12 Songs You Probably Didn't Realise Were Rejected James Bond Themes

Daniel Craig as James Bond in Skyfall
Daniel Craig as James Bond in Skyfall Danjaq/Eon Productions/Kobal/Shutterstock

What’s a Bond movie without the perfect 007 theme song to go with it?

Adele, Sam Smith and Billie Eilish are just some of the stars that have performed unforgettable Bond songs to accompany the iconic movies in recent years.

But it came as a shock to fans last week to discover that Lana Del Rey had once written a song that was rejected by the legendary franchise.

The Grammy nominee revealed to the BBC that she had written her song 24 – from her album Honeymoon – for a Bond film, which would have been up for consideration around 2015’s Spectre.

The film was ultimately soundtracked by Sam Smith’s Writing’s On The Wall, which earned the British star an Oscar win.

But Lana’s not alone in writing a Bond theme that ultimately ended up not being chosen. Here are 11 more songs that were rejected by the spy franchise for one reason or another…

Johnny Cash – Thunderball (1965)

It’s hard to imagine an artist that could bring more of the dark, brooding intensity required for a Bond theme than Johnny Cash. But his 1965 song Thunderball, titled after the Sean Connery Bond film of the same name, was apparently no match for Tom Jones’ powerful pipes on his own version of Thunderball, which producers opted for in the end.

To be fair to the Welsh music legend, he really did give it his all.

“John [Barry, the song’s coposer] told me to hold on to this very high note for as long as possible,” he told The Mail On Sunday in 2011. “I hit it but I had to hold on to the wall of the sound booth to steady myself in case I fell down. Thank God, I didn’t. I knocked off the recording pretty quickly.”

The Beach Boys – Pet Sounds (1966)

In an attempt to bring a touch of sun-soaked California magic to the Bond universe, the classic American rock band’s instrumental title track from their classic 1966 album was full of signature Bond-esque production.

In Brian Wilson’s 2016 autobiography, he recalled being a big fan of Thunderball, which spurred him to write a theme originally titled Run James Run. However, Eon Productions decided to pass on the Beach Boys’ offering in favour of Nancy Sinatra’s You Only Live Twice for the Bond film of the same name, and Run James Run was retitled to Pet Sounds, winding up on the iconic album of the same name.

Blondie – For Your Eyes Only (1981)

The opening notes of For Your Eyes Only have Bond written all over them.

In fact, Blondie’s track was actually originally commissioned for the Roger Moore film of the same name, but disagreements arose when producers requested frontwoman Debbie Harry sing the track without her bandmates.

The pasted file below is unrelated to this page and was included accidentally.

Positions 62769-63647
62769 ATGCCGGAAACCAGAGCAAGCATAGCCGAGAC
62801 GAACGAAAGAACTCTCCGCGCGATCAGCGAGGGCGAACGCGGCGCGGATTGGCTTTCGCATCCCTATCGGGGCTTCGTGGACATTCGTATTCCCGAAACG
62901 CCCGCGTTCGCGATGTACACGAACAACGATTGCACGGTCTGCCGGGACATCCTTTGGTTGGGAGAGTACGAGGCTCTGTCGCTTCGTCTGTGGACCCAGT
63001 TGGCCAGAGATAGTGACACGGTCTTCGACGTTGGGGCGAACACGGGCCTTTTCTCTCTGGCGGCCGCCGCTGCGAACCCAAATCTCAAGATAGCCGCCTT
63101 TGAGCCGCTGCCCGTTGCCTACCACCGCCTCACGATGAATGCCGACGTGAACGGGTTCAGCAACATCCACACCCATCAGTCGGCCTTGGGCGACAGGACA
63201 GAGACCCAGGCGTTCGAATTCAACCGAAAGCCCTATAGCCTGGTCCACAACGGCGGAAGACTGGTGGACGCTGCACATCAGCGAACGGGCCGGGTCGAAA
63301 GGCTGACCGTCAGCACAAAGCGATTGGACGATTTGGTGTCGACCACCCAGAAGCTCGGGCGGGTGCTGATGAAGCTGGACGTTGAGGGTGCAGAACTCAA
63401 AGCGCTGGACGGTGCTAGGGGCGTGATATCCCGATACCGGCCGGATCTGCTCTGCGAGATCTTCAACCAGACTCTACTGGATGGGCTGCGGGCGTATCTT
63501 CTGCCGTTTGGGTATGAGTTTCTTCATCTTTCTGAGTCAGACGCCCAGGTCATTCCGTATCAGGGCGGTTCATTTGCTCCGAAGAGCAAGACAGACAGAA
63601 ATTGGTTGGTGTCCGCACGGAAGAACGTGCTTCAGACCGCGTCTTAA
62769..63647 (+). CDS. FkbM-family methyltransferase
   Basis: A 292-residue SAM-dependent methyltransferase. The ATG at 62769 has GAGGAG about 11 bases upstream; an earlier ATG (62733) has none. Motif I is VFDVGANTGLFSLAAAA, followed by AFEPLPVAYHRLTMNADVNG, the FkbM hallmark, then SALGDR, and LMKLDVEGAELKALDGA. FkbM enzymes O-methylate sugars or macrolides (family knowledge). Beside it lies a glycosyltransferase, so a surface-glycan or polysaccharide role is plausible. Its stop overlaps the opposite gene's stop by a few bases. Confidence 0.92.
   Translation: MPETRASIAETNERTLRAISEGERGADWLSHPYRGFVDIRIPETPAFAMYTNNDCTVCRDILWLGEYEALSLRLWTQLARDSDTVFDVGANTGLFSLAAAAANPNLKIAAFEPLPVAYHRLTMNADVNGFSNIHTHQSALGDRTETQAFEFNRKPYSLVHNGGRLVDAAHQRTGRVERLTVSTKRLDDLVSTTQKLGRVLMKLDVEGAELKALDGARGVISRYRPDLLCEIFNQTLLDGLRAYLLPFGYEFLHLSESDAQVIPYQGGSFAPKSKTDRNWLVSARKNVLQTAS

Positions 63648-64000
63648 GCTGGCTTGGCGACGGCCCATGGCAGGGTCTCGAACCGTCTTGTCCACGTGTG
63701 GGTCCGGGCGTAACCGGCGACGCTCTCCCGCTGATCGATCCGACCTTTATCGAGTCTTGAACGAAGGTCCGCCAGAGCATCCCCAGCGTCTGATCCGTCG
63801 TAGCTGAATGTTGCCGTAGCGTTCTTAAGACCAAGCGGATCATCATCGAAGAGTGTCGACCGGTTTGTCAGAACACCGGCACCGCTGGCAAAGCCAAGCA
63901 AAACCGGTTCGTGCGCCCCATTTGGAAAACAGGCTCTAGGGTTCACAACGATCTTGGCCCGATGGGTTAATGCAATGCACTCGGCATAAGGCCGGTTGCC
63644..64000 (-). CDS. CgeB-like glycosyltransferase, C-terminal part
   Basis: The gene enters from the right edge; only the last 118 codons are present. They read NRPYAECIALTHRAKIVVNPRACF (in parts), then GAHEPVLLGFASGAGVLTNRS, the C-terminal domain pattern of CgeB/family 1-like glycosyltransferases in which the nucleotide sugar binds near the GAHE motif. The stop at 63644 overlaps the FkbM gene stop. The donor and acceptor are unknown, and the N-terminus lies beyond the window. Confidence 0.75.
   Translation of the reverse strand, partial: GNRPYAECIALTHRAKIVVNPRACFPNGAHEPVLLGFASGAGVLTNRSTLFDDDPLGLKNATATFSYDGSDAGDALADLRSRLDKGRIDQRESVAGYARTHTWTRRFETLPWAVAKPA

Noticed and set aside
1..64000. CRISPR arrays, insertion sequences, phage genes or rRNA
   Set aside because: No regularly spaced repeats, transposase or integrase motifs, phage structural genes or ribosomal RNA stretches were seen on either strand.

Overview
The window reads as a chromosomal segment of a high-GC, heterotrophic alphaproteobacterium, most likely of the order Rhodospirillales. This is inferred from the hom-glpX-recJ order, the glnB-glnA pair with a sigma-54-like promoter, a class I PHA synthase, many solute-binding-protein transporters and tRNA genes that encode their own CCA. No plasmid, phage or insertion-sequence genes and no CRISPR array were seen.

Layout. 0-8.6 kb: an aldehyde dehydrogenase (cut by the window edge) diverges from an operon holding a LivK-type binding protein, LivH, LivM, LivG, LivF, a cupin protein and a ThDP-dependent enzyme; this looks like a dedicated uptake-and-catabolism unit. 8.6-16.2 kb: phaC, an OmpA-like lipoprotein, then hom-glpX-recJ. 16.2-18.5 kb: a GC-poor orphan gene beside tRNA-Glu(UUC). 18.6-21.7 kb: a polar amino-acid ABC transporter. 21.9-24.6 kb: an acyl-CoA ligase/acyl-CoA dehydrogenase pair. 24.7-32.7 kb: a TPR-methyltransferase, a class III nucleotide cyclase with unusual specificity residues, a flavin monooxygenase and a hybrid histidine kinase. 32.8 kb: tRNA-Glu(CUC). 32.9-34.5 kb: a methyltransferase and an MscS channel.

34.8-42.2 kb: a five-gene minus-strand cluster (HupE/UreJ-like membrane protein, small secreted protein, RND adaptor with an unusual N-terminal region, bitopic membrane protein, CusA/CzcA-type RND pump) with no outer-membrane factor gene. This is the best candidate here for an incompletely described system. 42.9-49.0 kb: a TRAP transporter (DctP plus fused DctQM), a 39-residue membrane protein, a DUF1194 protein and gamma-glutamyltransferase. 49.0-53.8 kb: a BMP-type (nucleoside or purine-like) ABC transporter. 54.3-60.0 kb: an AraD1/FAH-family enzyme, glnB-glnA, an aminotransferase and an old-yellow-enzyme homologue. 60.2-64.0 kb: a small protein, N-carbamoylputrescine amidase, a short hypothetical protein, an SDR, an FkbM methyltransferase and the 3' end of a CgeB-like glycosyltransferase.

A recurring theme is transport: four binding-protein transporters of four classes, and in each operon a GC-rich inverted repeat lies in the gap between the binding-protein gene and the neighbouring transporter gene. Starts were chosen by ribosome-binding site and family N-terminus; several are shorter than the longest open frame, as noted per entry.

“We actually wrote a song, our own version, and submitted it,” Debbie said on the 2006 TV special James Bond’s Greatest Hits.

In the end, Sheena Easton wound up with the job of recording the title track to For Your Eyes Only when it hit cinemas in 1981.

Pet Shop Boys – This Must Be The Place I Waited Years To Leave (1987)

As the story goes, UK pop duo Pet Shop Boys weren’t exactly rejected for Bond, but rather overlooked.

When they learned they could be in contention to land a Bond theme they recorded a song with the film franchise in mind, but never got called up for the job. The track would have soundtracked The Living Daylights, Timothy Dalton’s first turn as 007, which ultimately went to Take On Me hitmakers A-Ha.

Pet Shop Boys then re-used the instrumental for This Must Be The Place I Waited Years To Leave from their 1990 album Behaviour, inspired by frontman Neil Tennant’s recurring nightmares about finding himself back at school.

Ace Of Base – The Juvenile (1995)

The 90s Swedish pop outfit were remarkably almost on the soundtrack to Pierce Brosnan’s Bond debut in GoldenEye.

After a six-year hiatus (the longest switch-over period between two 007s), apparently the band’s label Arista Records feared the franchise’s return wouldn’t be a success, and pulled Ace Of Base from the project. Oh how wrong they were, since the film went on to become the most successful Bond movie since 1979’s Moonraker.

Tina Turner stepped up to the challenge instead, singing her own version of Goldeneye, which was written by U2’s Bono and The Edge.

Meanwhile, Ace Of Base finally released their take on the film’s title track (replacing the word “goldeneye” with “juvenile”) on their 2002 album Da Capo.